• They are work-centric, competitive, and goal-oriented in the workplace; and are motivated by positions and prestige. Many are in supervisory roles.

Generation X

  • Born between the years of 1961-1981.
  • This cohort has a population of about 46 million in the U.S. Because of their relatively small size compared to that of the Baby Boomers and Millennials they often get ignored by marketers.
  • In the workplace they are looking for a work-life balance, are tech-savvy, and independent in their work.

Millennials

  • Born between 1980-2000.
  • As of 2012, Millennials numbered around 80 million in the U.S. They now edge out Baby Boomers in size and are the largest generation in Western history as well as the most educated.
  • They are entrepreneurial in nature and value collaboration, diversity, and wellness in the workplace.

Generation Z

  • Born around 1995-2010.
  • Are around 74 million in number in the U.S. This number may continue to grow depending on immigration.
  • The oldest of this cohort are around 21 and just entering the workforce. They are entrepreneurial and practical.

Looking at these generational groups there are many different values and characteristics across them. Each has different aspects about work that drives them and what they value in a job. Managing a workforce which includes members of most if not all of these groups may seem impossible, but it is not. Here are several things to keep in mind when managing a diverse group:

Create a communication standard: Each generation has its own preference when it comes to communicating and these differing opinions can cause friction between the groups. For example, Baby Boomers are more formal in their communication, Millennials and Generation Z are fine with a text message. Setting a standard for how certain information should be communicated within the office can take personal and generational preference out of the equation and help avoid any confusion and tension.

Get them talking: Bring together a diverse group of individuals from each cohort; have them get to know each other and keep it casual. Let them talk about their differences, what they care about, and how they can better workplace relationships between the generations. In this group, you can create a new hybrid group, a “cocktail cohort” which can help foster understanding throughout the office.

Consider the individual: Though we are talking about characteristics of different age groups, this does not mean you should blindly assume that depending on which generation they fall in that they embody all or any of the attributes of said group (this Millennial hates that). Get to know your employees’ interests and be flexible and open; adjust management styles when needed. All employees want to feel they are needed and the work they do matters.

As the office demographic ebbs and flows with the retiring of Baby Boomers and additions from Generation Z, management styles will be in flux. It is important to also keep the outlook of your organization in mind when managing all employees. A multi-generational office should not be looked at negatively; use the diversity it allows to your advantage.

Employee Retention: Should I Stay or Should I Go Now?

Whether you are an employee thinking about leaving your current position, or a supervisor wondering why you have so much turnover this post is for you. Today we will discuss reasons good employees leave their jobs and ways to keep them.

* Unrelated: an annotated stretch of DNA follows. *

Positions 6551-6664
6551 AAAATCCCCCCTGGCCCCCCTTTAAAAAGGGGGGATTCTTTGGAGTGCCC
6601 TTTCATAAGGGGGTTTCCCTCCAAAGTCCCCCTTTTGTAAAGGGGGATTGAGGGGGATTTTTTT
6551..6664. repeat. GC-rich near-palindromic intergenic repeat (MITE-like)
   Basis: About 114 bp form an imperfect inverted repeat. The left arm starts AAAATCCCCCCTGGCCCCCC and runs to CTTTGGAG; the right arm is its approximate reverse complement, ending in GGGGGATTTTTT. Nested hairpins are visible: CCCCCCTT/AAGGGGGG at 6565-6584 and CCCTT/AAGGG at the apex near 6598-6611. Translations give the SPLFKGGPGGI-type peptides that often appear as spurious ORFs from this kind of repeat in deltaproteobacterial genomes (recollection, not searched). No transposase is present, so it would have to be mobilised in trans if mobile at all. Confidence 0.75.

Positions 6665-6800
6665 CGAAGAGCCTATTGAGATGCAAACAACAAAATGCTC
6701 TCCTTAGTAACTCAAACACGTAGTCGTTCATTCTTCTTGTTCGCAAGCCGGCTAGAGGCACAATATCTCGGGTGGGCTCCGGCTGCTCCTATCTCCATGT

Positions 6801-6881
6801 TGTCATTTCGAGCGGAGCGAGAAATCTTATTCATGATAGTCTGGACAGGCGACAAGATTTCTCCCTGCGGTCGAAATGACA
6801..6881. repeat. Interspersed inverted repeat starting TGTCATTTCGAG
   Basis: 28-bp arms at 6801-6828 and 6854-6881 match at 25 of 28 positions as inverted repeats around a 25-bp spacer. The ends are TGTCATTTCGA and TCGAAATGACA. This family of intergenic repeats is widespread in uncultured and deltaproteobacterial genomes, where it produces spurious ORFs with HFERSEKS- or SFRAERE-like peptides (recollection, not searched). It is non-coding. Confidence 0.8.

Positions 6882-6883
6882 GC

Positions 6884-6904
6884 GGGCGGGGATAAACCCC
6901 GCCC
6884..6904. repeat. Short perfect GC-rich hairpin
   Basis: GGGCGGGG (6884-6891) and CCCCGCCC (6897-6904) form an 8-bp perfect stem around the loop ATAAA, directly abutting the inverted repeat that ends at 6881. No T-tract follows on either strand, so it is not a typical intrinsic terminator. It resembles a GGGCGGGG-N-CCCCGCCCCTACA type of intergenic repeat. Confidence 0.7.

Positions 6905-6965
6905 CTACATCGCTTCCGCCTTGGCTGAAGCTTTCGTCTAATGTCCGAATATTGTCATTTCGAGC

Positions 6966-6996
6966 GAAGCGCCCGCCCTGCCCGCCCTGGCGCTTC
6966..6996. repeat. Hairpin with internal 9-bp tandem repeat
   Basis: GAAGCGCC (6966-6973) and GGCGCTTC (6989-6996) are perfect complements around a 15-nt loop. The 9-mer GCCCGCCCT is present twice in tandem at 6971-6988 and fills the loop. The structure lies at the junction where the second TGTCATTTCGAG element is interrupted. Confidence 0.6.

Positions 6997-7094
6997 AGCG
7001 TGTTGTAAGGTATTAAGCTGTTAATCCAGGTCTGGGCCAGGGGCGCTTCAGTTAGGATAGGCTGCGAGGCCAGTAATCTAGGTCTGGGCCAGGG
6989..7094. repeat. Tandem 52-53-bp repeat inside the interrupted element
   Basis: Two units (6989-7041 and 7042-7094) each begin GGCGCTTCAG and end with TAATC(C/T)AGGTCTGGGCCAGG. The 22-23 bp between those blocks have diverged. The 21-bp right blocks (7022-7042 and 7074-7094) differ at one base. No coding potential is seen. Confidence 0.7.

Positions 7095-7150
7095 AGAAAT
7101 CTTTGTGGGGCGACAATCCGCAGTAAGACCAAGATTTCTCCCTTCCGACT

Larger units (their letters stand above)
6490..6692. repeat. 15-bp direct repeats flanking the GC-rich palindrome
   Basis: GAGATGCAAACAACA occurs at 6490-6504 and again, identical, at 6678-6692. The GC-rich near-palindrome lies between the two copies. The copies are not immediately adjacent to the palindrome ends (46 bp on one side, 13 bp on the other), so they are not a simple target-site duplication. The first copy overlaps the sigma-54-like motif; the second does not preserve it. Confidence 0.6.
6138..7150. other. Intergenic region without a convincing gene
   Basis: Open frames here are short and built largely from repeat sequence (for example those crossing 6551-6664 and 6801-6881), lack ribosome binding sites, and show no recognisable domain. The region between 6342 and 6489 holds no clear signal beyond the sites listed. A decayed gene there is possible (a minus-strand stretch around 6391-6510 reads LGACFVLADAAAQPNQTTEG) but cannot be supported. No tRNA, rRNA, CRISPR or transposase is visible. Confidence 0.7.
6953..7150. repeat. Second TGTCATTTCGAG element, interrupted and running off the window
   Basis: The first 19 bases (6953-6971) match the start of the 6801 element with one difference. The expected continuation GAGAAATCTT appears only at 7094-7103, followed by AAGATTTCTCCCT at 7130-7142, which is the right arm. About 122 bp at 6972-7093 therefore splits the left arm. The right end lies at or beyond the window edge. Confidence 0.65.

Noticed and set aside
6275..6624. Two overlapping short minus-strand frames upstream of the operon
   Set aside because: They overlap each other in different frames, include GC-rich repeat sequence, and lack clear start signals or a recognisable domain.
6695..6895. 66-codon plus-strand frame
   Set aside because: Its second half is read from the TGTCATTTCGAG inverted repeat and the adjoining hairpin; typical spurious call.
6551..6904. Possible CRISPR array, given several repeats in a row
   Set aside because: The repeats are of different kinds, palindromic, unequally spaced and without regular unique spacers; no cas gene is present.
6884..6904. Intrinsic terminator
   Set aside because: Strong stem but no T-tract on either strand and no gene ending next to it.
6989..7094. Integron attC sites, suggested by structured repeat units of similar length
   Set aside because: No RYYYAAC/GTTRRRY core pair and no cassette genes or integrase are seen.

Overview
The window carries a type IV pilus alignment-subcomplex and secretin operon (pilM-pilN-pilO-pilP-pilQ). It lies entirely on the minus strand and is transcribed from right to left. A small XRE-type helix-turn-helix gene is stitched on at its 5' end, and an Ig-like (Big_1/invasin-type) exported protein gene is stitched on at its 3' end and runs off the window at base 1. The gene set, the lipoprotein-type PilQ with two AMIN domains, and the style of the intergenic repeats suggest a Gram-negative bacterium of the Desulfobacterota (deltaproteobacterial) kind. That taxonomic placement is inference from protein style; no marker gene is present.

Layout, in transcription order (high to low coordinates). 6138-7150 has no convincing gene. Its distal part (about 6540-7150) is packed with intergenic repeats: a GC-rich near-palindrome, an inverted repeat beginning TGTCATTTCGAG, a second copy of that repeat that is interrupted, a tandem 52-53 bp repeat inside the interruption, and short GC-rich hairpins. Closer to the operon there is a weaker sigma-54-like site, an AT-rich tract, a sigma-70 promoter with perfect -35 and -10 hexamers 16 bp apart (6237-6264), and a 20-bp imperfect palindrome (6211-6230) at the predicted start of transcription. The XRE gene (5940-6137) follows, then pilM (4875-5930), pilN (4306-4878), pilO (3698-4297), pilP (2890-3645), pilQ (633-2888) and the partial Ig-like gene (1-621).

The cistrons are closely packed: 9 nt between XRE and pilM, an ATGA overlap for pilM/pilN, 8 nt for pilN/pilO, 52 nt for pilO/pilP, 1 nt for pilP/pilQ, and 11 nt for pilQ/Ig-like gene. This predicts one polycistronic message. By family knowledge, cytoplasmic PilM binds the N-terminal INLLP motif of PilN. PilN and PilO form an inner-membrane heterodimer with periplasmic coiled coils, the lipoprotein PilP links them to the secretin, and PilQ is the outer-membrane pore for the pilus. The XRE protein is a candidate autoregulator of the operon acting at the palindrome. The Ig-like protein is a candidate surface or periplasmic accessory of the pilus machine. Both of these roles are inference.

Why do good employees leave?

Although unhappiness may be one reason good employees leave their jobs, it isn’t always the top or even the only reason.

Thinking1.      Lack of growth and opportunity: The number one reason good employees leave is to pursue better opportunities for themselves. They may even leave for lateral or downgraded positions if they see better growth opportunities in a new company.

2.      Poor leadership and vision: Another reason good employees leave is due to company leadership. If leadership within a company is disorganized, one-sided, or barely present, good employees will look for a new position within a company that has vision.

3.      The absence of passion: Many employees will leave because they lack passion for the job, company, or field in which they are working. This is common with employees finishing degrees or training programs. They may be working in a field to get through college where they will leave to work in their field.

 What can you do to keep your best employees?

1.      Provide growth and opportunity: As a company leader, be sure to provide growth and opportunity for your employees. This doesn’t always have to be by way of money and promotions; organize lunch and learns, trainings, or meetings with executives to allow your team the opportunity to create their own growth.  

2.      Manage using strong leaders: Choose strong leaders who will lead by example for your organization. Leaders who are mentors will encourage and inspire your employees to look for opportunity within the company.

3.      Create passion: Learn about your employees’ passions. If the job or field itself is not aligned with their passion, encourage employees to pursue their passions in other ways using the organization. Allow them to volunteer, promote philanthropic activity, and allow them to share their passions with the rest of the company through newsletters or emails highlighting their efforts.

Have you already tried some of these methods within your organization? Share in the comments your ideas for employee retention.

Dress for the Job You Want: How Dress Affects the Workplace

Work clothingThey say, “dress for the job you want, not the job you have.” If that was the case for me, I’d be wearing a tiara and be dressed like Belle. Alas, a professional princess is a position that isn’t widely available. Dress codes are quite common in the professional world, some more relaxed than others. What you wear can affect many things–how you feel, how others react to you, even how you perform. So, why do employers institute dress codes, why are there so many controversies surrounding them, and how does it affect the workplace?

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Coaching vs. Mentoring: What’s the Difference?